According to Mayer, we solve problems in four primary ways: Random, Depth-First, Breadth-First, and Means-Ends Analysis Search. Mayer then teachs us about solving problems by using the everyday maze. I had never considered the variety in our problem-solving approaches, until I had the opportunity to solve the same or similar mazes using each of these approachs.
After several more short examples and exercises, Sundem has some fun with a section on “Faulty Assumptions”, in the form of a list of brain-teasers designed to show us how the assumptions we make hinder us from effectively being able to solve problems.
One example from the list:
It’s a dark and stormy night and you’re driving down the street when you notice three people at a bus stop: an old woman who needs a doctor ASAP, your best friend, and the date of your dreams. You can only fit one other person in your car. What should you do?
I’ll let you chew on this before I share the answer. (Bragging point: I got it within 10 seconds, but then I AM a professional.)
Sundem ends this chapter with a discussion on how to solve those aggravating little sliding tile puzzles … quite a trick when you consider that a simple 4×4 puzzles contains approximately 653 billion possible states.
However, the knowledge you pick up in this chapter and in others is not just for parlor games or to impress lesser mortals.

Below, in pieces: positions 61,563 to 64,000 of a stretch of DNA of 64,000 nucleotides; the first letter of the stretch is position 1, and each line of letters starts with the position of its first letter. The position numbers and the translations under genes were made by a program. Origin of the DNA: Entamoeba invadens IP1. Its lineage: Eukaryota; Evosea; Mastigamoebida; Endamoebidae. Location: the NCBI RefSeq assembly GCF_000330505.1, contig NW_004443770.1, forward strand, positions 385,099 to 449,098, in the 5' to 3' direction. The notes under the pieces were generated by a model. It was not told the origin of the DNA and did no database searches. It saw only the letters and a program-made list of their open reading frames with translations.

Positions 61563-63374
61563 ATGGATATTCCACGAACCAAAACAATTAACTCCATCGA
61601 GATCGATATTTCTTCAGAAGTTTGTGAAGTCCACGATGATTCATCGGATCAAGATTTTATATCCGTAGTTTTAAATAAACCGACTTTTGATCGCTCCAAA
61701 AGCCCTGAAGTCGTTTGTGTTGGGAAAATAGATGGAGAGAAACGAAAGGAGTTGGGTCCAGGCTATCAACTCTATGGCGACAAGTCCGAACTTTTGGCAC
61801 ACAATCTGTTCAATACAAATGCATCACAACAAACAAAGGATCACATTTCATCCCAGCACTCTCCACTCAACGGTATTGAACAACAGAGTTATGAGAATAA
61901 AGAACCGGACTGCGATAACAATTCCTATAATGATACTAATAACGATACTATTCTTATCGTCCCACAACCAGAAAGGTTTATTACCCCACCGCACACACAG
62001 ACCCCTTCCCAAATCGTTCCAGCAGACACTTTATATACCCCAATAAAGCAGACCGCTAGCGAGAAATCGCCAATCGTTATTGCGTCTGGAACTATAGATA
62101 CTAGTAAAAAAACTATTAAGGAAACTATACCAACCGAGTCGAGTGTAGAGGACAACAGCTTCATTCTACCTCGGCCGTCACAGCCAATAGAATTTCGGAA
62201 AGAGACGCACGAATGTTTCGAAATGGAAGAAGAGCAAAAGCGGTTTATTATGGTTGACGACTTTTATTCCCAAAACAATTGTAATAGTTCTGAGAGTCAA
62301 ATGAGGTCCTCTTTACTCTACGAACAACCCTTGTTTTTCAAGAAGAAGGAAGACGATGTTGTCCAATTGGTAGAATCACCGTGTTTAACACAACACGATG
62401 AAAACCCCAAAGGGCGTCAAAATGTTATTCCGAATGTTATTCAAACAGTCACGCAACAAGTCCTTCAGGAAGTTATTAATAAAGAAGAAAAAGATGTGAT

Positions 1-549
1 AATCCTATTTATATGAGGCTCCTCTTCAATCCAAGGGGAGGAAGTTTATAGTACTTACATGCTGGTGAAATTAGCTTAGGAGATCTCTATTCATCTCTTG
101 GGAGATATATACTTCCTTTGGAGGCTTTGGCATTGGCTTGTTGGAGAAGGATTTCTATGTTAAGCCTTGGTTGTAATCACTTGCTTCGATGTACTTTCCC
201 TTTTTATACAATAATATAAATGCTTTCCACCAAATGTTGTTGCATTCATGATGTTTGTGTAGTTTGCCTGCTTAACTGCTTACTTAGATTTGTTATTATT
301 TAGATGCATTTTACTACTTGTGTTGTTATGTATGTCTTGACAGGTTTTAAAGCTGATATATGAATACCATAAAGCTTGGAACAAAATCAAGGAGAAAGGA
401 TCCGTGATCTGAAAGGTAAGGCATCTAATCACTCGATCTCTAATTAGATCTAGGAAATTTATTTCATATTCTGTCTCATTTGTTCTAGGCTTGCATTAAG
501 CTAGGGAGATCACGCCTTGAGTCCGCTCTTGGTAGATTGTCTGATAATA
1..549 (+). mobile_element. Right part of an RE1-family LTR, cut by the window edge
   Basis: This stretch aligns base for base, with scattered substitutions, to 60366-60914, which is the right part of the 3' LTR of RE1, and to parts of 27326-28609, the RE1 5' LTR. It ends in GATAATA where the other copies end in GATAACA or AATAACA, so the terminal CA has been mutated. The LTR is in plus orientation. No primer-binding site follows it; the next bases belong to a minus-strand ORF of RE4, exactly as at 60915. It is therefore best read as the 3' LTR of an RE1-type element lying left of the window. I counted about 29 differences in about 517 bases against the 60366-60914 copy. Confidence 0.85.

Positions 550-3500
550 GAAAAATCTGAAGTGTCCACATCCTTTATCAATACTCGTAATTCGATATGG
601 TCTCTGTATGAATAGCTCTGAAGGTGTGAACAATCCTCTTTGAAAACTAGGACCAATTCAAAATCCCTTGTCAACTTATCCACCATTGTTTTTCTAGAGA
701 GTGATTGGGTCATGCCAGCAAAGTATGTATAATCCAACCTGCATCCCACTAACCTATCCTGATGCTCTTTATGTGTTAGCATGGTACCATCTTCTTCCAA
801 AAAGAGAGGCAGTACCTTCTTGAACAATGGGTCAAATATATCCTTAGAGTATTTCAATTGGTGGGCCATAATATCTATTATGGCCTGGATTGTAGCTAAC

What did I Really Like?
I enjoyed the non-academic, but precise writing style which conveyed some fairly sophisticated concepts in accessible language and with good organization.
This is a great review of current neuroscience and decision-making knowledge.
The ability to actually do exercises that other books just talk about may be the single most valuable part of this book
Tying Up Loose Ends: About that dark and stormy bus stop …
Sundem’s solutionmay seem obvious as we read:
Assumption: You must be the driver.
Instead, give the keys to your best friend, who takes the old lady to the hospital while you wait for the bus with your dream date (who is now duly impressed).
Without intentional strengthening of our ability to creatively problem-solving and move past erroneous assumptions, many of us struggle to figure how to choose who to put in the car with us.
Bottom Line: Who Will Benefit From This Book?
Anyone who wants or needs to know how our cognitive, emotional, and behavioral selves come together will benefit from reading this book, whether you choose chapters of specific interest or read from the first page to the last.
If you are a leadership, business, or life coach, a teacher, a manager, or someone else who seeks to understand and help others understand how to make more effective decisions, this book has much to offer in terms of current knowledge and engaging exercises.
Enjoying imagining how much more effective my teaching and coaching will be when I use this book as a resource in the Heartland ….
Beyond IQ by Garth Sundem was published in 2014 by Three Rivers Press. 220 pages. As noted above, I received a review copy of this title, which did not influence the comments above. I was and am genuinely delighted by the value and learning I have found in this book.